My Big Fat Retainer Fee
Years ago when I was working at a small law office in South Carolina, my boss came running into the office all excited a few days before Christmas.
He waved a check in the air. Santa had come early. The check was a Big Fat Nonrefundable Retainer Fee from a new family law client.
He was so happy he gave us all the rest of December off.
But by the time we returned to work in January, the thrill was gone – and so was the Big Fat Nonrefundable Retainer Fee. It had been deposited in the general operating account, where it was quickly swallowed up by the gaping black hole of short-term debt, negative cash flow, past-due bills and general financial mismanagement that characterized the firm’s fiscal operations.
Meanwhile, we had barely begun work on the case, for which the client would be billed hourly. And now there was no Big Fat Nonrefundable Retainer Fee to bill against.
By way of disclaimer, I should point out that this was long ago in a land far away, and that from everything I saw my boss was an honest man and a competent lawyer, albeit more Jimmy Buffett than Warren Buffett.
The problem was that he considered the Big Fat Nonrefundable Retainer Fee to be found money. His thinking went like this: it had appeared unexpectedly, it was now in his hands, and he had every right to spend it. Immediately. Which was what he did.
Not to mention the fact that the money was nonrefundable. It said so right there in the fee contract. The client had even signed and dated the agreement.
Rule 1.5 and Advance Fees
Needless to say, this is tricky ethical turf.
Lawyers in private practice are advised again and again to get paid up front. But it can be difficult to determine exactly to do with that money once it is received.
Does it go in the general account? The trust account? The office Final Four pool?
The answer depends partly on what the fee agreement says. But mostly it depends on the nature of the payment – is it a minimum fee, advance deposit, true retainer, or a prepaid flat fee – and on the N.C. Rules of Professional Conduct.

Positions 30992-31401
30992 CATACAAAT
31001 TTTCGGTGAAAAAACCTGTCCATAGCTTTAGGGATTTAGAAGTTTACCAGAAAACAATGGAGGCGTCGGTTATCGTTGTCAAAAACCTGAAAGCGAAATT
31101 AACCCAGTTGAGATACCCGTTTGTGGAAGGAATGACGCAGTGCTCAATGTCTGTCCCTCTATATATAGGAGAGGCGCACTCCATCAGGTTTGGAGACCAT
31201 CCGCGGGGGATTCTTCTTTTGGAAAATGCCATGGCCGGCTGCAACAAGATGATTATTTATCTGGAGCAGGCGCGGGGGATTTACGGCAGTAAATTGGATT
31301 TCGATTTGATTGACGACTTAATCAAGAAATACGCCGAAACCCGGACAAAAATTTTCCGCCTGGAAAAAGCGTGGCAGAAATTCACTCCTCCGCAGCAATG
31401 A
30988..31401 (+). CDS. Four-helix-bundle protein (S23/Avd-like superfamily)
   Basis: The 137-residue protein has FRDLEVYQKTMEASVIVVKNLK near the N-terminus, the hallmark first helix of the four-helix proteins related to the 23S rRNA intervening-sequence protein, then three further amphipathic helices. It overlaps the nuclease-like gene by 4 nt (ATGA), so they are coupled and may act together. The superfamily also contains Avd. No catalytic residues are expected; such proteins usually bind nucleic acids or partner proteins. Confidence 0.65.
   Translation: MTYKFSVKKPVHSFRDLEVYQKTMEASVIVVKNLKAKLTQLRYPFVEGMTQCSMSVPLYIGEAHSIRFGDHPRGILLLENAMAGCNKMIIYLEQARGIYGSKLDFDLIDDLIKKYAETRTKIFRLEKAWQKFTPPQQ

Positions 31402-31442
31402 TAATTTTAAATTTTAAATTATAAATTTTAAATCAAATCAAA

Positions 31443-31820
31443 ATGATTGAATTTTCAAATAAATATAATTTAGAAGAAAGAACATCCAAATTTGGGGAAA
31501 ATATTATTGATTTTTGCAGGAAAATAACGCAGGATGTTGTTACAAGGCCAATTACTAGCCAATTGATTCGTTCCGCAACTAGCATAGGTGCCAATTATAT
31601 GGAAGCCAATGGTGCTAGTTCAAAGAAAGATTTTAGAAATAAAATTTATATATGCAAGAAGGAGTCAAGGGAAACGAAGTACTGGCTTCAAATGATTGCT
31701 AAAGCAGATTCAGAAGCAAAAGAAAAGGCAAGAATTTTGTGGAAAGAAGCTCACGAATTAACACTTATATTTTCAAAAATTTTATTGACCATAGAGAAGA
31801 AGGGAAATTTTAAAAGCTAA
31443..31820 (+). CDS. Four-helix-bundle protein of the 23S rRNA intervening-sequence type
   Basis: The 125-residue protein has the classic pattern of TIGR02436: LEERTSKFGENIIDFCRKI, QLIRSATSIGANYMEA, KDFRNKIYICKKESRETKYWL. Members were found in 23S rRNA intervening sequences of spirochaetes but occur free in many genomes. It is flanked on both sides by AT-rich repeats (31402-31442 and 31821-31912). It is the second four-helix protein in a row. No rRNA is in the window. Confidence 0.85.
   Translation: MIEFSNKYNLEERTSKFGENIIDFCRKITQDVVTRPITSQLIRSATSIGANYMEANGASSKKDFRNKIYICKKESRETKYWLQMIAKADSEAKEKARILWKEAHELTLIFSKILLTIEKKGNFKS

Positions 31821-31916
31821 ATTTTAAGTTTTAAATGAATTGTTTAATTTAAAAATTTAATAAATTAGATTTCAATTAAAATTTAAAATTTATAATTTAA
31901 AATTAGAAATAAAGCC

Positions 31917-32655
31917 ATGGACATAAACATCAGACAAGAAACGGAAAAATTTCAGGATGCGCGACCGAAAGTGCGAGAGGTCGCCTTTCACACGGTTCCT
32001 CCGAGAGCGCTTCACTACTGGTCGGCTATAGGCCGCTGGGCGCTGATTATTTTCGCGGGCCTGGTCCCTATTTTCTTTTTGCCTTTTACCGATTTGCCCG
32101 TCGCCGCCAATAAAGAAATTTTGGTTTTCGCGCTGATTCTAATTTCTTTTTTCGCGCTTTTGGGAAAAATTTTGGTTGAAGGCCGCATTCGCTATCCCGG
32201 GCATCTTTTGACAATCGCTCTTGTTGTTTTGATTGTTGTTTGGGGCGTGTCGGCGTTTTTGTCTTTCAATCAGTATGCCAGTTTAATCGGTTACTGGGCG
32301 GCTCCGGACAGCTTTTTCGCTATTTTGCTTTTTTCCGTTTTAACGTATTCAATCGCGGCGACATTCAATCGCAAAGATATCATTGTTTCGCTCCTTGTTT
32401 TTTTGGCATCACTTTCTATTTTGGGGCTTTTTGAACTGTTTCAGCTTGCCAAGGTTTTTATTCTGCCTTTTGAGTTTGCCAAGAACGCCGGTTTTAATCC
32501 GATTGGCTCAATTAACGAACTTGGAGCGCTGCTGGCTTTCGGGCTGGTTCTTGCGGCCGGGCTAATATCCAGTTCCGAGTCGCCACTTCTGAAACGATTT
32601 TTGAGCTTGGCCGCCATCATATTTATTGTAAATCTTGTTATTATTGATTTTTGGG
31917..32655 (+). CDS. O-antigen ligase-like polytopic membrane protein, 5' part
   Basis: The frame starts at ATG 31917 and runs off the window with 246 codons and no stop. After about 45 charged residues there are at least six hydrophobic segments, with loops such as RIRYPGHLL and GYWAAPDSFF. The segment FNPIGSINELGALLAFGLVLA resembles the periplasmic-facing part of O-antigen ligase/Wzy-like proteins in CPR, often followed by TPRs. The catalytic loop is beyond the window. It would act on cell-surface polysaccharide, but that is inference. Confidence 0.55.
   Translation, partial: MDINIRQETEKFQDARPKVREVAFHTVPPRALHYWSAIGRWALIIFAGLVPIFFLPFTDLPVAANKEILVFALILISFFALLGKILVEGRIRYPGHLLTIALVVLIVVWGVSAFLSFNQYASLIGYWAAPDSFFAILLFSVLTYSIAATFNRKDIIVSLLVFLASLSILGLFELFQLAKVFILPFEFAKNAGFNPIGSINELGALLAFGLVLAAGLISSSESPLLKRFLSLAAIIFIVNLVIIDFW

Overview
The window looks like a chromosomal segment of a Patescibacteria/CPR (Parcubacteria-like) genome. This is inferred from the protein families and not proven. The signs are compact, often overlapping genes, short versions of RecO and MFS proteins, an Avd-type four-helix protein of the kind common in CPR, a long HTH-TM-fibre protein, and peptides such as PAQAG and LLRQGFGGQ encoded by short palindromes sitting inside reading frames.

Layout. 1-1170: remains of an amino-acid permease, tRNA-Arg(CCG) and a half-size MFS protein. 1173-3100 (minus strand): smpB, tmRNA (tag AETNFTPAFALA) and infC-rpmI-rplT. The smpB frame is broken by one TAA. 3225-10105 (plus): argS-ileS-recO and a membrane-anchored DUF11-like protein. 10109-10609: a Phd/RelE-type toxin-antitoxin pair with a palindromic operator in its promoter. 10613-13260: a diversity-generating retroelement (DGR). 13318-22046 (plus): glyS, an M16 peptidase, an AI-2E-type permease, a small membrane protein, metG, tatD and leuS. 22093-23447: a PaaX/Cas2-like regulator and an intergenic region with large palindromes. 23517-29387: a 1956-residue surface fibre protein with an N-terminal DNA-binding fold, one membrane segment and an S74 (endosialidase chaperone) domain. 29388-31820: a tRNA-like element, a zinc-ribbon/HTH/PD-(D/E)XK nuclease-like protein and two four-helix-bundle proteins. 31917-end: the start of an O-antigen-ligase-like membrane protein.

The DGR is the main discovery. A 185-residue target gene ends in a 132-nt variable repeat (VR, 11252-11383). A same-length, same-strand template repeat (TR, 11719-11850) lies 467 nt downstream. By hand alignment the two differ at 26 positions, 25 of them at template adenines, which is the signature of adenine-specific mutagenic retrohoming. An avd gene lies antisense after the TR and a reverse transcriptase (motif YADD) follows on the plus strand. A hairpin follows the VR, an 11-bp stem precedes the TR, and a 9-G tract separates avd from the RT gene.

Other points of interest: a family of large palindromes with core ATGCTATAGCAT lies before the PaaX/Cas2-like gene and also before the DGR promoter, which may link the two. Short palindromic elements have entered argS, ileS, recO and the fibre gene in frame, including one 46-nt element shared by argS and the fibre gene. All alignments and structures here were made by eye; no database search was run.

The starting point for analyzing any particular fee is RPC 1.5.
If you read Rule 1.5 and relevant ethics opinions, you will quickly see that many payments we routinely call retainer fees are actually not true retainers at all.
And you will also realize there is likely no such thing as a truly “nonrefundable” fee – no matter how many times we include the word in our fee contracts.
Following are Three Key Ethics Opinions on advance fees:
- 2000 Formal Ethics Opinion 5. A lawyer may not tell a client that any fee paid prior to the rendition of legal services is nonrefundable although, by agreement, a lawyer may collect a flat fee for legal services to be rendered in the future and treat the fee as earned immediately upon receipt subject to certain conditions. Designating a fee as nonrefundable has a chilling effect on the client’s right to terminate the representation at anytime. A lawyer may refer to such a fee as a “prepaid flat fee.”
- 2005 Formal Ethics Opinion 13. A minimum fee that will be billed against at an hourly rate and is collected at the beginning of representation belongs to the client and must be deposited into the trust account until earned and, upon termination of representation, the unearned portion of the fee must be returned to the client.
- 97 Formal Ethics Opinion 4. The better approach is not to characterize any fee as nonrefundable. Flat fees may be collected at the beginning of representation, treated as presently owed to the lawyer, and deposited into the lawyer’s general operating account or paid to the lawyer. But if a collected fee is clearly excessive under the circumstances of the representation, a refund to the client of some or all of the fee is required.
Be sure to read the opinions in full. Look also at the comments to Rule 1.5.
If you are in doubt about how to handle a fee, call the State Bar (919-828-4620) for ethics advice.
And the next time a Big Fat Nonrefundable Retainer Fee comes into your office, make sure the work is completed before the Happy Dance begins.
Jay Reeves a/k/a The Risk Man is an attorney licensed in North Carolina and South Carolina. Formerly he was Legal Editor at Lawyers Weekly and Risk Manager at Lawyers Mutual. He believes he once spotted a rare nonrefundable retainer while searching for Bigfoot. Contact email@example.com, phone 919-619-2441.